'of ' his mind. "
On the other side of the pulpit is
the tablet containing the inscription
to the other Adams. It roads thus :
"Near this place reposes all that could
die of John Quincy Adams , son of
John and Abigoll ( Smith ) Adams ,
sixth president of the United States.
Born llth July , 1707 , amidst the
atorms of civil commotion , ho nursed
the vigor which inspires a Christian.
Tor more than half a century , whenever -
over his country called for his labors
in either hemisphere or in any capaci
ty , ho never snared them in her cause.
On the 21111 of December , KU4 , ho
signed the second treaty with Great
Britain , which restored peace within
her borders. On the 23d February ,
1848 , ho closed sixteen years of elo
quent defense of the lessons of his
youth by dying at his post in her
great national council. A son worthy
of his father , a citizen shedding glory
on his country , a scholar ambitious to
advance mankind , this Christian
sought to walk humbly in the sight of
his God. " The church itself is built
of Quincy granite and surrounded by
elms and horse-chestnuts ,
In a thick growth of woods , a few
hundred yards to the right of the road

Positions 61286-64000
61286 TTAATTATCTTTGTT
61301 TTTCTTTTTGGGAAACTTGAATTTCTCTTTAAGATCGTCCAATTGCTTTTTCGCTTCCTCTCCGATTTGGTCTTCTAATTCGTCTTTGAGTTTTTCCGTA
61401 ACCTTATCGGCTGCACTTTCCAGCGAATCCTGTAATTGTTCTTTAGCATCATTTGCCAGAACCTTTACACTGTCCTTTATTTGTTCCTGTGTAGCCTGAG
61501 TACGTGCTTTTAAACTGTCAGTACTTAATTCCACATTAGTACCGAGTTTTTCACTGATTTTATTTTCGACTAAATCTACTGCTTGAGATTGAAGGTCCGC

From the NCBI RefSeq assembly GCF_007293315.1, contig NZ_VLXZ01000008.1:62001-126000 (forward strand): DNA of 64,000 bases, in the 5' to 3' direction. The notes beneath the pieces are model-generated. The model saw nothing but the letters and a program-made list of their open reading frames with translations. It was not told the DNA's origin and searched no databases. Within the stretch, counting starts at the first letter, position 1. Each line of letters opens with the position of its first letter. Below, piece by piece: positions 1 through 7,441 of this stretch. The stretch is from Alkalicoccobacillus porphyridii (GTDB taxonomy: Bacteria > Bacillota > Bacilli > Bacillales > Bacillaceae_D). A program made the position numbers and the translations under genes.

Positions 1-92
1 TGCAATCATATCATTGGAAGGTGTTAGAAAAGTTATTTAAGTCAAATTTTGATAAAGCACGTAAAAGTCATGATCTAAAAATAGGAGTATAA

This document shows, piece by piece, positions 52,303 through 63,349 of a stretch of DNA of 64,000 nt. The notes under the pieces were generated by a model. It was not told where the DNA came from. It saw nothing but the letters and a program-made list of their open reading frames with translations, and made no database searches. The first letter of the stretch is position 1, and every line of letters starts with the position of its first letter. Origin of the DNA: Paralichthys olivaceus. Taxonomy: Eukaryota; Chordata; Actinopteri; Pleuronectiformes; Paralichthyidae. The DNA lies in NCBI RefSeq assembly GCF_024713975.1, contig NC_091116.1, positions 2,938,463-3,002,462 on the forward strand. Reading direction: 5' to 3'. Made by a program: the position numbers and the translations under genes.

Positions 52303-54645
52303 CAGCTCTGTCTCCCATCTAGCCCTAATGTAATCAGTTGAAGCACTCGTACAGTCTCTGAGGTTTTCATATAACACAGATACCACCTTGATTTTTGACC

loading from Charlottevillo , Vii. , to
Monticollo , may bo seen the grave of
JoH'orson , in a little inolosuro with
thirty others. An obelisk nine feet
high marks the spot. The base has
, all boon chipped away , and the monument
A ment looks like A rough , meaningless
# 1 * Htono. "Born April 2 , 0 , S. , 1743 ,
1V died July 4,1820 , " is put upon the
IV base. Another inscription has been
almost entirely obliterated ,
On a lly-leaf of an old account book
Jefferson wrote this ; "Choose some
unfrequented vale in the park , where
, is no sound to break the stillness , but
a brook that bubbling winds among
the woods no mark o ! human shape
that has boon there , unless the skele
ton of some poor wretch wlio sought
that place out to despair and die in.
Let it bo among ancient and venera
ble oaks ; intersperse some gloomy
ovorgrouiii. Appropriate one-half to
the use of my family , the other to
Btrunyorn , servants , etc. Lot the exit
look upon a small and distant part of
the liluo mountains , " His wishes
Iiavo been well carried out. Tlio old
family house was in ruins throe years
4 ago , and tenanted by an old man who
4I luudo a living by demanding a fee from
I . visitors ,
l At Montpelier , four miles from
Ornngo , Ya. , Madison ia buried , The
LTUVO is in the center of A largo level
tield , in a lot about 100 feet square ,
aurroutided by a good brick wall. On
the gate is a sign , "Madison , 1820. "
Pour grayes are hero. Over one of
them rises a mound twenty foot high.
A gmnito obelisk boars the inscrip
tion , "Madison , born Mar. 10,1851. "
By its side is a smaller ( shaft of white
marble , inscribed "In memory of
Dolly Puyno , wife of James Madison ,
'born May L'O , 1708 ; died July 8 ,
1810. " Two nephews are buried with
her. The region round about is one
-of great natural beauty , andcomiimnds
a vleir of the Southwest mountains.